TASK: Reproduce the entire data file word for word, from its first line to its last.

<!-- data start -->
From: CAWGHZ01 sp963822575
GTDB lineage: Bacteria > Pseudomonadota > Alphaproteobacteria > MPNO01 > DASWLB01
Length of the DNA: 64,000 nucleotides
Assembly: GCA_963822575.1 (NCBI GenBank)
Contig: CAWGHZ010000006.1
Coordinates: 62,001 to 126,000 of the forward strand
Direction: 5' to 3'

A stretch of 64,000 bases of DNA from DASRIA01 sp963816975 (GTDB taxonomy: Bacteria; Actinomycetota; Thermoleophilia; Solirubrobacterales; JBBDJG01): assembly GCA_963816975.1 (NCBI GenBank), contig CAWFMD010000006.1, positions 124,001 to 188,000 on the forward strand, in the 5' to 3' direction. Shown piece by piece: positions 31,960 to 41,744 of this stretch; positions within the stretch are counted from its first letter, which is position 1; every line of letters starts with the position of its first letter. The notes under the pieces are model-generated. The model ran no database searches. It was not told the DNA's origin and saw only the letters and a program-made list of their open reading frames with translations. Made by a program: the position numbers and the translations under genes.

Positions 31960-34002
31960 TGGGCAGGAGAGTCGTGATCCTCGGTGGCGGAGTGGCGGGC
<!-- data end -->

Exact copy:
From: CAWGHZ01 sp963822575
GTDB lineage: Bacteria > Pseudomonadota > Alphaproteobacteria > MPNO01 > DASWLB01
Length of the DNA: 64,000 nucleotides
Assembly: GCA_963822575.1 (NCBI GenBank)
Contig: CAWGHZ010000006.1
Coordinates: 62,001 to 126,000 of the forward strand
Direction: 5' to 3'

A stretch of 64,000 bases of DNA from DASRIA01 sp963816975 (GTDB taxonomy: Bacteria; Actinomycetota; Thermoleophilia; Solirubrobacterales; JBBDJG01): assembly GCA_963816975.1 (NCBI GenBank), contig CAWFMD010000006.1, positions 124,001 to 188,000 on the forward strand, in the 5' to 3' direction. Shown piece by piece: positions 31,960 to 41,744 of this stretch; positions within the stretch are counted from its first letter, which is position 1; every line of letters starts with the position of its first letter. The notes under the pieces are model-generated. The model ran no database searches. It was not told the DNA's origin and saw only the letters and a program-made list of their open reading frames with translations. Made by a program: the position numbers and the translations under genes.

Positions 31960-34002
31960 TGGGCAGGAGAGTCGTGATCCTCGGTGGCGGAGTGGCGGGC